The newest issue of the Human Rights Law Review (vol. 13, issue 3, September 2013) has been published. Its contents include the following ECHR-related articles (one of which I have mentioned before):
*'Conflicts between Absolute Rights: A Reply to Steven Greer'
Can absolute rights conflict? Is it permissible to torture a person to save others from torture? And what can judges learn from trolleys? In this article, presented as a reply to an article by Steven Greer, I investigate the above questions in the context of the case law of the European Court of Human Rights. Drawing on Gäfgen v Germany, I construct a hypothetical case of conflicting absolute rights, which cannot be resolved by the existing strands of legal reasoning in the case law of the Court. Instead, I argue, recourse must be had to moral reasoning. In discussing one of moral philosophy’s deepest conundrums—the Trolley Problem—I rely on the distinction between negative and positive obligations and between direct and indirect agency to unravel the dilemma. Translating the moral argument into legal reasoning, I conclude that in cases of conflicts between absolute rights, negative obligations principally trump positive obligations.
*'Labour Rights in the European Convention on Human Rights: An Intellectual Justification for an Integrated Approach to Interpretation'
Labour rights have been neglected in human rights law. Classified usually as social rights, they have been excluded from key human rights conventions. Recently, the European Court of Human Rights has developed a technique, known as an ‘integrated approach to interpretation’, because it integrates social and labour rights in the European Convention on Human Rights. The first part of this article presents case law and debates on the adoption of this technique, and also discusses the example of Canada, where similar developments are taking place. It finds controversy in literature, and uncertainty in judicial decision-making. The second part, therefore, develops a normative justification for the integrated approach in interpreting labour rights. This is based on freedom, a key value underlying civil and political rights. Negative accounts of freedom are inadequate, though, for reasons that the article explains. Instead, it analyses positive freedom in light of the theory of capabilities, which leads to the collapse of sharp divisions between groups of rights. A positive account of freedom as capability requires the protection of labour rights under the European Convention on Human Rights, and leads to the development of important principles on human rights at work.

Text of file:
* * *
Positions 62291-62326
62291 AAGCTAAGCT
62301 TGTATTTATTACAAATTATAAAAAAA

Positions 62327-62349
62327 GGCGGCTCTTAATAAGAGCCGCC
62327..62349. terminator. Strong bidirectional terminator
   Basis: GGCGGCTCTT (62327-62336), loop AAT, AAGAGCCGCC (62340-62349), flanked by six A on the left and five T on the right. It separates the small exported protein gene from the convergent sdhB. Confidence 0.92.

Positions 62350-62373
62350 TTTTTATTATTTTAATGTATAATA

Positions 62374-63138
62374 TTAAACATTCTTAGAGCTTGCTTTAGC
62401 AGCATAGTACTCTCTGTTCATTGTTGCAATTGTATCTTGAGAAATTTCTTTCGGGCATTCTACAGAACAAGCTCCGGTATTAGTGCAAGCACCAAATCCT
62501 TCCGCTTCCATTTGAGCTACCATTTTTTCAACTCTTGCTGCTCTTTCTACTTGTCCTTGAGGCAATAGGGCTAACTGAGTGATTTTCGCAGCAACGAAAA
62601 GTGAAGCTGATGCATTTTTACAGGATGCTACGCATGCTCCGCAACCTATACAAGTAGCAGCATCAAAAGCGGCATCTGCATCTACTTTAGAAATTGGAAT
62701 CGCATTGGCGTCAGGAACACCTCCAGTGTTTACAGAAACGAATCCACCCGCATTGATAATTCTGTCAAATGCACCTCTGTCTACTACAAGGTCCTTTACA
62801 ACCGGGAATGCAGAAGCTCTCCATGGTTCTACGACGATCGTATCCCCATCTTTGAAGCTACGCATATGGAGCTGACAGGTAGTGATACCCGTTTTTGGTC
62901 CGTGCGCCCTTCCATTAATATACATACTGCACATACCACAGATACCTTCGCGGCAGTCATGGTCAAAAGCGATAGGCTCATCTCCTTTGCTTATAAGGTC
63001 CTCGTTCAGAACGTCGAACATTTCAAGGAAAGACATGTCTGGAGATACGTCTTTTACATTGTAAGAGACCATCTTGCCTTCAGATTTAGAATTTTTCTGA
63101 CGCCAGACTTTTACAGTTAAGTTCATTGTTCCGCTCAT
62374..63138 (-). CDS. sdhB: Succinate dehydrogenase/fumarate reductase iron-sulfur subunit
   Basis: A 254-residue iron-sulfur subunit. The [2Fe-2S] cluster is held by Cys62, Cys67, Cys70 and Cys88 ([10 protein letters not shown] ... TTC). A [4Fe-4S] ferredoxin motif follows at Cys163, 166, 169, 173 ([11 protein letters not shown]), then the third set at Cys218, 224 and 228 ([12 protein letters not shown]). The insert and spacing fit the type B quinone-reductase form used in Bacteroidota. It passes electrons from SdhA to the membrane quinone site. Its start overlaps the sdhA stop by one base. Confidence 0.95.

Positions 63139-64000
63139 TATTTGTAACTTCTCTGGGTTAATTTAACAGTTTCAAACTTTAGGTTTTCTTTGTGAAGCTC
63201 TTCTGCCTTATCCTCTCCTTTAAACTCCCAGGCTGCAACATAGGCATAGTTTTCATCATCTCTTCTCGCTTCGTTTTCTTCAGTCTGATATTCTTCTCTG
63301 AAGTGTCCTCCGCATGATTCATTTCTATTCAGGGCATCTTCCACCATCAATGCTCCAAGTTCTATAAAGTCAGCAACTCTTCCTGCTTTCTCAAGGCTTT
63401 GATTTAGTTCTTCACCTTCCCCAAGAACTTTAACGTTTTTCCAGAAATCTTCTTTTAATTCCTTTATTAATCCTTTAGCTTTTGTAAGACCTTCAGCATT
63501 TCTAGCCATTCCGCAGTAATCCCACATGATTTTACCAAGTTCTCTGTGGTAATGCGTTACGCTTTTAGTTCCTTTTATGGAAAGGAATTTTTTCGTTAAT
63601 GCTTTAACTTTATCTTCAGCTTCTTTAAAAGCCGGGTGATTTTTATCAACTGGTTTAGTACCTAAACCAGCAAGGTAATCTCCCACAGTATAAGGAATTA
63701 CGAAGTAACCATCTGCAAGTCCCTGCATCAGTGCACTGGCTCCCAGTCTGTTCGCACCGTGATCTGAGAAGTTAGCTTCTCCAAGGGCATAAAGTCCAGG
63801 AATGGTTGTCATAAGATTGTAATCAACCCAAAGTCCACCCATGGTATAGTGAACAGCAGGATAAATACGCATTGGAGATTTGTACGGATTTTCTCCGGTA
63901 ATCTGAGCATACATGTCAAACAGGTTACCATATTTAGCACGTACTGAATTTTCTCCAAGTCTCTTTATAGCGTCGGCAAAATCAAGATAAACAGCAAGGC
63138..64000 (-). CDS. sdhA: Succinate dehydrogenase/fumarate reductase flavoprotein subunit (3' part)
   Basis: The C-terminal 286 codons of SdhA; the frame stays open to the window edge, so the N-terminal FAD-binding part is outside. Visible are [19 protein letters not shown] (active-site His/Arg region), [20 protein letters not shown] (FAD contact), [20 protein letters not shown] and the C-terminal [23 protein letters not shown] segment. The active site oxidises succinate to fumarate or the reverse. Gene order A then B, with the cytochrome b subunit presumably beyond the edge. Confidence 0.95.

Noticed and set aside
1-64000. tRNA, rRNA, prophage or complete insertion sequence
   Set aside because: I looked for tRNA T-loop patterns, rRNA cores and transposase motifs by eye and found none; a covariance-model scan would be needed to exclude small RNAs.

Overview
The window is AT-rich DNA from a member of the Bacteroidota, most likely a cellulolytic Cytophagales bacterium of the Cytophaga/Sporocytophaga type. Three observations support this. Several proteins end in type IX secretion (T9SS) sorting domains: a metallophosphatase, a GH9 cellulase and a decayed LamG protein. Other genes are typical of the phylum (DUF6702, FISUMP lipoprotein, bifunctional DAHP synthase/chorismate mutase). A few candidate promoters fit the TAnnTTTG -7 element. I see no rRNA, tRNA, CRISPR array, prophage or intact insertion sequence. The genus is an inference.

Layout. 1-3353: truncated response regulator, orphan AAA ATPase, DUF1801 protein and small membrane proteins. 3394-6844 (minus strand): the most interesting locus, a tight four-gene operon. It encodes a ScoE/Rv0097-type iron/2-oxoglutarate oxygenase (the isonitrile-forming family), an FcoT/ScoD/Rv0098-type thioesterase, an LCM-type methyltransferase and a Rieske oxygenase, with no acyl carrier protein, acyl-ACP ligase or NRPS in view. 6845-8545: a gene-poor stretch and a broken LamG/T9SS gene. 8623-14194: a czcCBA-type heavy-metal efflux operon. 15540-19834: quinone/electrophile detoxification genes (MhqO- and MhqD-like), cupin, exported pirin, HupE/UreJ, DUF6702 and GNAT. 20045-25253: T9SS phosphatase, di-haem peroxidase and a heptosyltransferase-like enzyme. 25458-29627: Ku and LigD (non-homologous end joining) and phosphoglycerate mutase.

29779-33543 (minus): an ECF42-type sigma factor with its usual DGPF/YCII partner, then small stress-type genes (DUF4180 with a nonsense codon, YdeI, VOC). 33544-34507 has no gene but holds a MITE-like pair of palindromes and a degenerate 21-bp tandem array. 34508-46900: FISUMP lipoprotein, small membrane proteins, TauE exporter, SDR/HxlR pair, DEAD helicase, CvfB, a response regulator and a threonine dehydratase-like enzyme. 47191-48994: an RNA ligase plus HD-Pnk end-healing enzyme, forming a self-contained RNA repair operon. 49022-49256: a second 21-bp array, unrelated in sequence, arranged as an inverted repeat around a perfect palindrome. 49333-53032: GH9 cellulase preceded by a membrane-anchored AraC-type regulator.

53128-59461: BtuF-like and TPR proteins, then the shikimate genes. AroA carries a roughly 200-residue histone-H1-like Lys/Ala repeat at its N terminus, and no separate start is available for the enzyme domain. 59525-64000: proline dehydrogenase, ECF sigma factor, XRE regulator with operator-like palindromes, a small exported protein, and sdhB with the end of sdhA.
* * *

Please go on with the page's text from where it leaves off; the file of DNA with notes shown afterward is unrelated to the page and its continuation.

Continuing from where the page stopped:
*Article 9 at a Crossroads: Interference Before and After Eweida'
Freedom of conscience and religion is probably unique in its potential to challenge almost every area of law. Since society contains a multitude of religious and moral beliefs, many religious people will constantly be faced with practices with which they disagree and will in a myriad of ways be constrained from living an ideally religious life. Not all of this can constitute an interference with the right under Article 9 of the European Convention on Human Rights (ECHR) to manifest belief ‘in teaching, practice and observance’. However, the European Court of Human Rights’ (‘the Court’) approach has historically been unnecessarily restrictive in considering whether an interference under Article 9(1) exists, thus shutting out cases at an early stage of reasoning and before justification is considered under Article 9(2). This approach has been narrowed even further by the British courts.